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Theory
Understanding Laser Light Scattering Theory

Light scattering is a non-invasive technique for characterizing macromolecules and a wide range of particles in solution. In contrast to most methods for characterization, it does not require outside calibration standards. In this sense it is an absolute technique. Wyatt Technology instruments make two different types of light scattering measurements for absolute molecular characterization:

  • Classical Light Scattering / Static Light Scattering: Here, the intensity of the scattered light is measured as a function of angle. For the case of macromolecules, this is often called Rayleigh scattering and can yield the molar mass, rms radius, and second virial coefficient (A2). For certain classes of particles, classical light scattering can yield the size, shape, and structure.
  • Quasi-elastic Light Scattering (QELS) or Dynamic Light Scattering (DLS): In a QELS measurement, time-dependent fluctuations in the scattered light signal are measured using a fast photon counter. QELS measurements can determine the hydrodynamic radius of macromolecules or particles.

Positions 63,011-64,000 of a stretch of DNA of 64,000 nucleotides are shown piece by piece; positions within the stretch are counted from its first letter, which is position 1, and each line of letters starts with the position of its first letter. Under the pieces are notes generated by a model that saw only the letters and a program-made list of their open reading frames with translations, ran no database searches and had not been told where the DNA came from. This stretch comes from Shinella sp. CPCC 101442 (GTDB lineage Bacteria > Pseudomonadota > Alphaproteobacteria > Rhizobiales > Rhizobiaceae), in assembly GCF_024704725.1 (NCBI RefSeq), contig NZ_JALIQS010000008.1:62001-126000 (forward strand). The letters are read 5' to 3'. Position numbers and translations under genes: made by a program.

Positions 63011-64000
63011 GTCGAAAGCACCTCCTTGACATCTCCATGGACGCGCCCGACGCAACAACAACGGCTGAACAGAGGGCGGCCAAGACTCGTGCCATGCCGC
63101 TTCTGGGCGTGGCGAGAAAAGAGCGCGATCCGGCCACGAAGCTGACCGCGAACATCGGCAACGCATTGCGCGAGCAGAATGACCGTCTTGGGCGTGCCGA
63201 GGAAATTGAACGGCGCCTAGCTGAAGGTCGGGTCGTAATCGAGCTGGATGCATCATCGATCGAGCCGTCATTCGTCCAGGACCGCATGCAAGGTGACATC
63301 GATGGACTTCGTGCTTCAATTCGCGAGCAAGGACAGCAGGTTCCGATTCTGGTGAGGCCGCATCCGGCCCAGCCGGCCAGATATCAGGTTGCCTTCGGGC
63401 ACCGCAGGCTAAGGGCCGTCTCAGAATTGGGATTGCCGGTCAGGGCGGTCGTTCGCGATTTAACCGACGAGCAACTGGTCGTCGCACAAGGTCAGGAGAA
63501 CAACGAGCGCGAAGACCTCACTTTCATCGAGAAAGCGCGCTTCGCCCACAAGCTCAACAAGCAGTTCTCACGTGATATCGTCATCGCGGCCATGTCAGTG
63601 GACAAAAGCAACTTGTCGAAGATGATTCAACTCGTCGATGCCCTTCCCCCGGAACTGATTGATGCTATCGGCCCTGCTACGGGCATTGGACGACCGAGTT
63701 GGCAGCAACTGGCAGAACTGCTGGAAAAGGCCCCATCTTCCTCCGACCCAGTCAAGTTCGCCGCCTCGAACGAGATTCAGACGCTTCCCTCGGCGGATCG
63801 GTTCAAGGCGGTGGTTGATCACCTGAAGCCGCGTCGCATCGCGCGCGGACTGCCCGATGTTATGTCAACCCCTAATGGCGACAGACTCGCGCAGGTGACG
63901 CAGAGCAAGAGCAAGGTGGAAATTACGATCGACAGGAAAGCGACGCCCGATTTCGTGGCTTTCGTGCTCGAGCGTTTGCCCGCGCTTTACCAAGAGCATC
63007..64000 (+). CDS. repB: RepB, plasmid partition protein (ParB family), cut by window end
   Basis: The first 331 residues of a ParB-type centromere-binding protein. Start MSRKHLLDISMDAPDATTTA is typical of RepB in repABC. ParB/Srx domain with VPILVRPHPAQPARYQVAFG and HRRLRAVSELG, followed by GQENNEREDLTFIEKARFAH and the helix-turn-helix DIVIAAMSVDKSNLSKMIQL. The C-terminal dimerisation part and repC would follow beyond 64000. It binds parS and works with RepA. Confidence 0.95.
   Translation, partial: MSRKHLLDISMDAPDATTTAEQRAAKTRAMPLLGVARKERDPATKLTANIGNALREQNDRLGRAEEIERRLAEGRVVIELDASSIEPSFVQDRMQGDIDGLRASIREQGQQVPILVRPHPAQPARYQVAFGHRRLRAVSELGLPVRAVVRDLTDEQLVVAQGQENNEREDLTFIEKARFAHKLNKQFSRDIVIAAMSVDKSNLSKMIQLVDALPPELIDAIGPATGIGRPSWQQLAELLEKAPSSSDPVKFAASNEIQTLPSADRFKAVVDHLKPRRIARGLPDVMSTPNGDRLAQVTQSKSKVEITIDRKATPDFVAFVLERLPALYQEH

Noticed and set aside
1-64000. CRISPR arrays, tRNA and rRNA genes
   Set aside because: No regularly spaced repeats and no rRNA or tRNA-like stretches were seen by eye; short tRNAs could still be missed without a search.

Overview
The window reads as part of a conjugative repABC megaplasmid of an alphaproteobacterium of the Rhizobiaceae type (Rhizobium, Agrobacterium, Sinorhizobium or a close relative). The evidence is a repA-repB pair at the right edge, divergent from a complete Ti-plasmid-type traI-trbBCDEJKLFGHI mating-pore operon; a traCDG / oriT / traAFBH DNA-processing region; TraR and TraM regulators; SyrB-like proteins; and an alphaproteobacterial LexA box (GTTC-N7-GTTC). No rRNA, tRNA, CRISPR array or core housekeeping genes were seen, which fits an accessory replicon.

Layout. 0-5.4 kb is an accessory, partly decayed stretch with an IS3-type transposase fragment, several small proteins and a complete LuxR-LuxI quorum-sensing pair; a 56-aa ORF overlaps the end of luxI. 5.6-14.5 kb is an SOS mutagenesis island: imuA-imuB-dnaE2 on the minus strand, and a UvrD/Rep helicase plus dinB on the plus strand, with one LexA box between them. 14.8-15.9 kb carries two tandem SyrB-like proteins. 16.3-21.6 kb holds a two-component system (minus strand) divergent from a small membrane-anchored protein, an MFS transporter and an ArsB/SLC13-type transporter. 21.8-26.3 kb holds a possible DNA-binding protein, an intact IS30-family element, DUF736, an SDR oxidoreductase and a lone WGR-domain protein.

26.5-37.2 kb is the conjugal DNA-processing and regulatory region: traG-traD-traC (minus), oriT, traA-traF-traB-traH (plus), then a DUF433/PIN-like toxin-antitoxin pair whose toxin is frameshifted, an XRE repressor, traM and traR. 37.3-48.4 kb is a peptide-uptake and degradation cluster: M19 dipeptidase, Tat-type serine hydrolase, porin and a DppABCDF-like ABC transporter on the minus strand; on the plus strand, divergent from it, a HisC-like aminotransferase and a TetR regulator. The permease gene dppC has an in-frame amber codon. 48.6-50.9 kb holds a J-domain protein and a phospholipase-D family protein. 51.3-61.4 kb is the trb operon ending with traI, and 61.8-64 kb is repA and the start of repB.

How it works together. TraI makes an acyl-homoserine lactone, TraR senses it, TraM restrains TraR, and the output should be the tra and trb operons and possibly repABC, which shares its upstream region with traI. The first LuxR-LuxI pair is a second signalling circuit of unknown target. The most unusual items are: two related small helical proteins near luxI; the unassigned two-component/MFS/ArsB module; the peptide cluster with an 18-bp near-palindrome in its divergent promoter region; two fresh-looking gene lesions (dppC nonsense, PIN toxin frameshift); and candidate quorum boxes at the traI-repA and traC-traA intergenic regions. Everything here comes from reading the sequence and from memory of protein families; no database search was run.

Light scattering is a technique that can be applied in either batch or chromatography mode. In either instance the sample may be recovered at the end of the measurement. Since light scattering provides the weight-averaged molar mass for all molecules in solution, it is generally more useful to utilize the chromatography mode, though each technique has its advantages.

Although absolute molecular weights can be determined also via mass spectrometry, membrane osmometry, and sedimentation equilibrium (analytical centrifugation), only light scattering covers so broad a range of macromolecules including their oligomeric states. Most importantly, light scattering permits measurement of the solution properties of macromolecules. While a sedimentation equilibrium run may require 72 hours, a size exclusion chromatography/light scattering study may be completed in well under an hour, and a batch mode analysis in a few minutes. These comparatively short run times coupled with the absolute determination of molar mass, size, and A2 make light scattering the method of choice for accurate and fast macromolecular characterization.